The Signs of the Times


June 7, 1905

From San Francisco to Washington


[Extracts from a letter written by Mrs. E. G. White to her son in Edgefield, Tenn., on her arrival in Washington. It is dated May 10.] ST June 7, 1905, par. 1

I send you from Washington the assurance that the protecting care of our heavenly Father was over us during our long journey. I want you to know of the goodness and love of God. I stood the trip remarkably well, and was stronger when I left the cars at Washington than when I got on board at San Francisco. ST June 7, 1905, par. 2

During the first part of the trip the train moved very gently and quietly. It was a pleasure to be on something that moved, and yet did not annoy me in moving. I rested more during the journey than it would have been possible for me to rest in my own home; for, had I remained at home, I fear that I would have been troubled by a constant regret that I had not exercised faith by starting out on the journey. ST June 7, 1905, par. 3

We traveled under the escort of Mr. Phillips, a very pleasant and obliging young man, who did all in his power to make us comfortable. He seemed to watch for opportunities to suggest something for my comfort and convenience. ST June 7, 1905, par. 4

All the way along through Texas and Louisiana the ground was brilliantly carpeted with wild flowers, and at every stop the train made, some of the men would get out to gather flowers for those inside. ST June 7, 1905, par. 5

On Sabbath we had a song service. Brother Lawrence, who is a musician, led the singing. All the passengers in the car seemed to enjoy the service greatly, many of them joining in the singing. ST June 7, 1905, par. 6

On Sunday we had another song service, after which Elder Corliss gave a short talk, taking as his text the words, “Behold what manner of love the Father hath bestowed upon us, that we should be called the sons of God.” The passengers listened attentively, and seemed to enjoy what was said. ST June 7, 1905, par. 7

On Monday we had more singing, and we all seemed to be drawing closer together. There was a larger number of passengers on the car than when we came East last year, but during the whole trip nothing occurred to mar the harmony. ST June 7, 1905, par. 8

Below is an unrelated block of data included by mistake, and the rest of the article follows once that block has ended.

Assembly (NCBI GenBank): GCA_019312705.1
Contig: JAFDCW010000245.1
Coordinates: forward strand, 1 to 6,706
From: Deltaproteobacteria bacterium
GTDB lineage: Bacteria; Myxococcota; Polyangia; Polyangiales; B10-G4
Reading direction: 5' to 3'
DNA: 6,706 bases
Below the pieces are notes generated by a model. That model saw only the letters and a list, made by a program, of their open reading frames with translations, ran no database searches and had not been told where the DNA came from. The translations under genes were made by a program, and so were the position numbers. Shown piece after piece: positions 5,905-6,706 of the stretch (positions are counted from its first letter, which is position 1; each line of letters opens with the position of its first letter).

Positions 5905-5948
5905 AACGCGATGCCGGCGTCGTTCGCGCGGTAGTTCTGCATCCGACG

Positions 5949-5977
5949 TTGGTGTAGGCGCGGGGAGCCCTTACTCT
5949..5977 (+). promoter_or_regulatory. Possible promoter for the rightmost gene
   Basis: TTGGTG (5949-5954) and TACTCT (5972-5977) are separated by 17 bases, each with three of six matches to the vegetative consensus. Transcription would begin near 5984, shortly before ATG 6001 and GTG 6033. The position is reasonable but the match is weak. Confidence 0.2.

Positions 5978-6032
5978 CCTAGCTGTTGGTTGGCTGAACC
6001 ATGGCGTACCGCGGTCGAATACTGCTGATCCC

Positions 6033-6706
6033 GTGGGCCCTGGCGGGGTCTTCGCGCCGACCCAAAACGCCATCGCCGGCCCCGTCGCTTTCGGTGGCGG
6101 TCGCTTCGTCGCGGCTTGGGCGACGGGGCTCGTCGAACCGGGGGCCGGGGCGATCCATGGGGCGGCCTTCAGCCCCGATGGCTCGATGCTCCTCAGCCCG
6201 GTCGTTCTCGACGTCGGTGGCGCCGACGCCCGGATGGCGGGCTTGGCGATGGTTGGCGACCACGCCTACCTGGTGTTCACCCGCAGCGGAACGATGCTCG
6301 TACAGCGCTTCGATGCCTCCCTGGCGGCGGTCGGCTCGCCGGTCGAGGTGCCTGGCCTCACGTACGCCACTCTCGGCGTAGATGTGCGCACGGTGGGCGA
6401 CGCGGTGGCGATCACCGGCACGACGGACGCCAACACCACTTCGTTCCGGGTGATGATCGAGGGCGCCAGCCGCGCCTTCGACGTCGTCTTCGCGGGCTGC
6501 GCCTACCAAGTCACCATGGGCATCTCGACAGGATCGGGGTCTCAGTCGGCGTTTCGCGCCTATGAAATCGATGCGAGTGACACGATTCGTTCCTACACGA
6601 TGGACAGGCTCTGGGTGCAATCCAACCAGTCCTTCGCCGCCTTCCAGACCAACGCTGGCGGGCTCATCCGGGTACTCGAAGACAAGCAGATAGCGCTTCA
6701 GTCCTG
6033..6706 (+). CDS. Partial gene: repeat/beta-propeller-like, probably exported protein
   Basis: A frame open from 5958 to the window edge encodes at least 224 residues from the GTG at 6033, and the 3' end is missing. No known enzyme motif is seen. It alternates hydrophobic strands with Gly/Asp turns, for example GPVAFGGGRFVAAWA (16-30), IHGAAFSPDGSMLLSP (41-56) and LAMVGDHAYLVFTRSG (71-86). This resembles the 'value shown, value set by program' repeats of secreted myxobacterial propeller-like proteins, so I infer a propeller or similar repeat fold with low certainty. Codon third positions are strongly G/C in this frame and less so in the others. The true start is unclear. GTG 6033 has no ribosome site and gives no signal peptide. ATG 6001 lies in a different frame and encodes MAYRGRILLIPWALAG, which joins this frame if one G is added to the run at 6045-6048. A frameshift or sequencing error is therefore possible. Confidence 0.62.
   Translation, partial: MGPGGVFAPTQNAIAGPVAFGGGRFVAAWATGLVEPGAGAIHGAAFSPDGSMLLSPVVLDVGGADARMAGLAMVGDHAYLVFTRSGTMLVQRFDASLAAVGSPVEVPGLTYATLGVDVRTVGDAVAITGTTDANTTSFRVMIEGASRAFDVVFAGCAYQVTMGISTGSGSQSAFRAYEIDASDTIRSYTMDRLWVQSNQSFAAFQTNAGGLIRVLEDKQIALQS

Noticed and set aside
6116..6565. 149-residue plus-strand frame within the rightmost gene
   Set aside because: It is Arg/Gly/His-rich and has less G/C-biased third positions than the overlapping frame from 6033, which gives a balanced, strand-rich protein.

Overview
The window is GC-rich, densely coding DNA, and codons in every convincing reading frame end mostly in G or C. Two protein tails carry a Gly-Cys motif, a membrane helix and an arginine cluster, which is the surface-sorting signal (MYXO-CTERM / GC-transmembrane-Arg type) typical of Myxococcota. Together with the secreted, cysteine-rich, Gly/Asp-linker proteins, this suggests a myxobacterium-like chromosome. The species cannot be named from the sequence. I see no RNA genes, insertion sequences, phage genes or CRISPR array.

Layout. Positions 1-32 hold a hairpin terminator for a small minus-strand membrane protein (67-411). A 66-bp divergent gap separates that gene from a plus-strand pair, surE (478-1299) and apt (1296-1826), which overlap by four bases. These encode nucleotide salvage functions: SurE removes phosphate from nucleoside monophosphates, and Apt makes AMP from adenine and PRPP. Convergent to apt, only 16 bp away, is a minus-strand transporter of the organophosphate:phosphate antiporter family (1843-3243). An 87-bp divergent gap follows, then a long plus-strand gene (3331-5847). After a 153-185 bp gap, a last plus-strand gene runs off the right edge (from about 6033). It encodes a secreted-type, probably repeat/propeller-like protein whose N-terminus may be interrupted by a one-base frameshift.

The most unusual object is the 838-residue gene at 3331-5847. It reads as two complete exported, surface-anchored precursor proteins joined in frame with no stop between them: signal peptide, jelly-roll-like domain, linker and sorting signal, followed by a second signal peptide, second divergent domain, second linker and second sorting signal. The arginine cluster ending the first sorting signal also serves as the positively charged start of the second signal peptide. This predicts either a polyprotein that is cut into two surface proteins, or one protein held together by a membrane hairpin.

We reached Washington at ten o'clock Wednesday morning. There was no one there to meet us; for our people had not been notified of our coming, so we went over to the branch sanitarium, where we were given a hearty welcome. This sanitarium is a beautiful place, in a very fine location. The building is rented furnished throughout, and the house and its appointments are just what is needed in a place like Washington. It is in the city, within easy access, and yet there is plenty of space on all sides. In front of the building, across the street, is a fine park, in which the patients can walk or sit, enjoying the precious sunshine. ST June 7, 1905, par. 9

God can work wonders in preparing the way before us. I can but say, Praise the Lord, O my soul, and all that is within me bless His holy name, for the love and care that He has shown in opening the way for me to come to this conference. I have nothing but words of encouragement to write regarding my journey across the continent. I had opportunities to give away some of my books, and to speak to some of my fellow-passengers regarding the love and goodness of God. Those with whom I talked seemed eager for opportunities to hear more. I held myself in readiness to speak a word in season and out of season, here a little and there a little. ST June 7, 1905, par. 10